Born: 12.04.1957 in Larvik
As the son of Gunnar Thoresen, football was in Hallvar Thoresen's blood. While Hallvar did not get as many caps as his father, many would argue that he was an even better player. He is without question one of Norway's most successful exports ever, and widely regarded as one of Norway's best players of the 1980s. Perhaps even the best. He also holds the distinction of being one of only seven Norwegian international footballers who throughout their career never played in the domestic top flight.
Hallvar began his career at his father's old team Larvik Turn, who were now playing in the third division, far removed from its glory days in the 1950s. However, his career at Larvik Turn would did not last very long, as Hallvar had far bigger ambitions than playing in the third division. In an age when few Norwegians had succeeded abroad, he took a gamble, and moved to the Netherlands at age 17, where he signed for Twente. It was a bold move, but Thoresen soon proved the sceptics wrong by establishing himself as a regular at the club by the time he was 19. He helped the club win the Dutch Cup in 1977, and the next year, his achievements in Holland earned him his international debut in a friendly against the Republic of Ireland. Ten days later, he scored his first international goal against Denmark.
Thoresen was a hard-working attacking midfielder, whose leadership and professional attitude was a great asset to the team. He wasn't as creative as Tom Lund, but he had the ability to find openings for his teammates up front, or finish the move himself. In 1980, he was named captain of the national side - a role he kept for the rest of his international career. Overall, Thoresen captained Norway on 38 occations. Only Thorbjørn Svenssen has played more games as Norway captain.
In 1981, having established himself as one of the best players in the Eredivisie, Thoresen was inevitably signed by one of Holland's big three: PSV Eindhoven. He quickly established himself as a regular in the side and became a fan favorite. Later that year, he cemented his status as a national hero in Norway when he scored the winning goal in Norway's historic win against England - the one that spawned radio commentator Bjørge Lillelien's famous "Your boys took a hell of a beating!" tirade. Norway still finished last in the qualifying group, but in 1982, led by Thoresen, Lund and Arne Larsen Økland, Norway made a promising start to the Euro 84 qualifying campaign and it was beginning to look as if Norway could actually qualify for a major tournament. However, when Lund retired, the team fell apart. Still, it was not Thoresen's fault. He was usually among Norway's best players whenever he wore the flag on his chest, and continued to be a vital member of the team until new coach Tord Grip decided to discard the veterans and build a new team in 1988.
At club level, Thoresen was one of the key players for PSV in a side that also included the likes of Ruud Gullit and Ronald Koeman. And in 1986, after several near misses, the club won the Dutch championship. PSV retained the championship for the next two years, though Thoresen missed large parts of the 1987/88 season because of injury. The club also won the European Cup that year, but because of his injuries, Thoresen did not play in the final and had not played enough matches to get a winner's medal. Overall, Thoresen played 315 matches in the Eredivisie and scored 152 goals.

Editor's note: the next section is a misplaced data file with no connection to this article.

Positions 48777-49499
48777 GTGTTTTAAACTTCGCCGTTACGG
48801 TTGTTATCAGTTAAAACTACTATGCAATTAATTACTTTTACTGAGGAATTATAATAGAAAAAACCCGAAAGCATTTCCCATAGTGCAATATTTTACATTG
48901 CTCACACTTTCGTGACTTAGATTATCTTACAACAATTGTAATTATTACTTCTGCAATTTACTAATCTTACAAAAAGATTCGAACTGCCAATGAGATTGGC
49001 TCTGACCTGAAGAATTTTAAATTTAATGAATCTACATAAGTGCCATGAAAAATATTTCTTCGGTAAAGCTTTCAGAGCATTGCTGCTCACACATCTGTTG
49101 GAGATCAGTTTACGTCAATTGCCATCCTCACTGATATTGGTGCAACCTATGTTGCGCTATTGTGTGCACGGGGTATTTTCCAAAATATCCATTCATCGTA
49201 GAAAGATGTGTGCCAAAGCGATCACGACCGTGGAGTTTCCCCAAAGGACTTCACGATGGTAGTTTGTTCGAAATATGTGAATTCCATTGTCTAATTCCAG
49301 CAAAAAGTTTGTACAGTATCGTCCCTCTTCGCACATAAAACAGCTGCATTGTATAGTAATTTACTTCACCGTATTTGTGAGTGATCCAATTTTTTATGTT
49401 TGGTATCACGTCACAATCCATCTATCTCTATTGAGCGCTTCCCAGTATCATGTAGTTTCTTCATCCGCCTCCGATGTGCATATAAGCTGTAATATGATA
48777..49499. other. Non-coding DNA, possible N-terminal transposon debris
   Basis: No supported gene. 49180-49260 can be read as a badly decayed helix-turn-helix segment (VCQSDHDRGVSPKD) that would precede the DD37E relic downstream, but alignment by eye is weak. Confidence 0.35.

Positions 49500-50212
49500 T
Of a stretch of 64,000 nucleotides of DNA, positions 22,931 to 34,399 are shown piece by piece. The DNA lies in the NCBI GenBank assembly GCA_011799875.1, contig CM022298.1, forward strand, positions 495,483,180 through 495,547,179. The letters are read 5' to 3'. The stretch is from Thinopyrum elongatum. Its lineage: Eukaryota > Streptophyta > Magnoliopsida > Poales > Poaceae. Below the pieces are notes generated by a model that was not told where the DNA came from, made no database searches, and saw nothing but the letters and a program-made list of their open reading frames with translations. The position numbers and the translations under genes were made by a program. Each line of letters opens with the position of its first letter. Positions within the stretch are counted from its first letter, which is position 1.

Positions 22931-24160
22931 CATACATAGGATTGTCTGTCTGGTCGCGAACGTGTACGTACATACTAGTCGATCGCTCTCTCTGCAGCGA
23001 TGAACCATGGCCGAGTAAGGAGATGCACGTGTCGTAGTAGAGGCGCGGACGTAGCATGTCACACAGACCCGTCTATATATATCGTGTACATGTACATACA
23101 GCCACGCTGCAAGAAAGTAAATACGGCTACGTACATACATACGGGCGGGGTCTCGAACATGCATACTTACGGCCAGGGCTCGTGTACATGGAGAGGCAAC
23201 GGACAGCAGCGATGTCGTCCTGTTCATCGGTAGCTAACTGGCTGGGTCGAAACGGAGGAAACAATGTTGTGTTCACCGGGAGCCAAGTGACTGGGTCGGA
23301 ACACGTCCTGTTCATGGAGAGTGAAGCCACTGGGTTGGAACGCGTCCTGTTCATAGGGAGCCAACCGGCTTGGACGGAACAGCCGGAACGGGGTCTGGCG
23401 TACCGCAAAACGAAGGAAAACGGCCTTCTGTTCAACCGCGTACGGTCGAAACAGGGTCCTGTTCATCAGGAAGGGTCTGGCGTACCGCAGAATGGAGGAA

In the summer of 1988, Thoresen returned to Norway and played briefly for ambitious second division side Frigg before hanging up his boots at the end of the season. Since then, Thoresen has had coaching jobs at Frigg, Brann, Strømsgodset and Hønefoss with limited success. His most recent coaching job was for the Norwegian U21 team, where he worked from 2004 to 2006. He now works as a television pundit for NRK, and has also worked part-time for his old club Twente as a Scandinavian-based scout.
National Team Appearances
|1||21.05.1978||Oslo||Republic of Ireland||0-0|
|3||20.08.1978||Oslo||Austria||0-2||European Champ. Qual.|
|4||20.09.1978||Lokeren||Belgium||1-1||European Champ. Qual.|
|5||25.10.1978||Glasgow||Scotland||2-3||European Champ. Qual.|
|6||07.06.1978||Oslo||Scotland||0-4||European Champ. Qual.|
|8||12.09.1979||Oslo||Belgium||1-2||European Champ. Qual.|
|9||01.11.1979||Lisbon||Portugal||1-3||European Champ. Qual.|
|13||24.09.1980||Oslo||Romania||1-1||World Cup Qualifier|
|14||29.10.1980||Bern||Switzerland||2-1||World Cup Qualifier|
|16||20.05.1981||Oslo||Hungary||1-2||World Cup Qualifier|
|PSV Eindhoven (Netherlands)|
|17||09.09.1981||Oslo||England||2-1||World Cup Qualifier|
|22||22.09.1982||Swansea||Wales||0-1||European Champ. Qual.|
|23||13.10.1982||Oslo||Yugoslavia||3-1||European Champ. Qual.|
|24||27.10.1982||Sofia||Bulgaria||2-2||European Champ. Qual.|
|27||07.09.1983||Oslo||Bulgaria||1-2||European Champ. Qual.|
|28||21.09.1983||Oslo||Wales||0-0||European Champ. Qual.|
|29||12.10.1983||Belgrade||Yugoslavia||1-2||European Champ. Qual.|
|33||26.09.1984||Copenhagen||Denmark||0-1||World Cup Qualifier|
|34||10.10.1984||Oslo||Soviet Union||1-1||World Cup Qualifier|
|35||17.10.1984||Oslo||Republic of Ireland||1-0||World Cup Qualifier|
|38||01.05.1985||Dublin||Republic of Ireland||0-0||World Cup Qualifier|
|41||16.10.1985||Oslo||Denmark||1-5||World Cup Qualifier|
|42||30.10.1985||Moscow||Soviet Union||0-1||World Cup Qualifier|
|43||13.11.1985||Luzern||Switzerland||1-1||World Cup Qualifier|
|48||03.06.1987||Oslo||Soviet Union||0-1||European Champ. Qual.|
|49||16.06.1987||Oslo||France||2-0||European Champ. Qual.|
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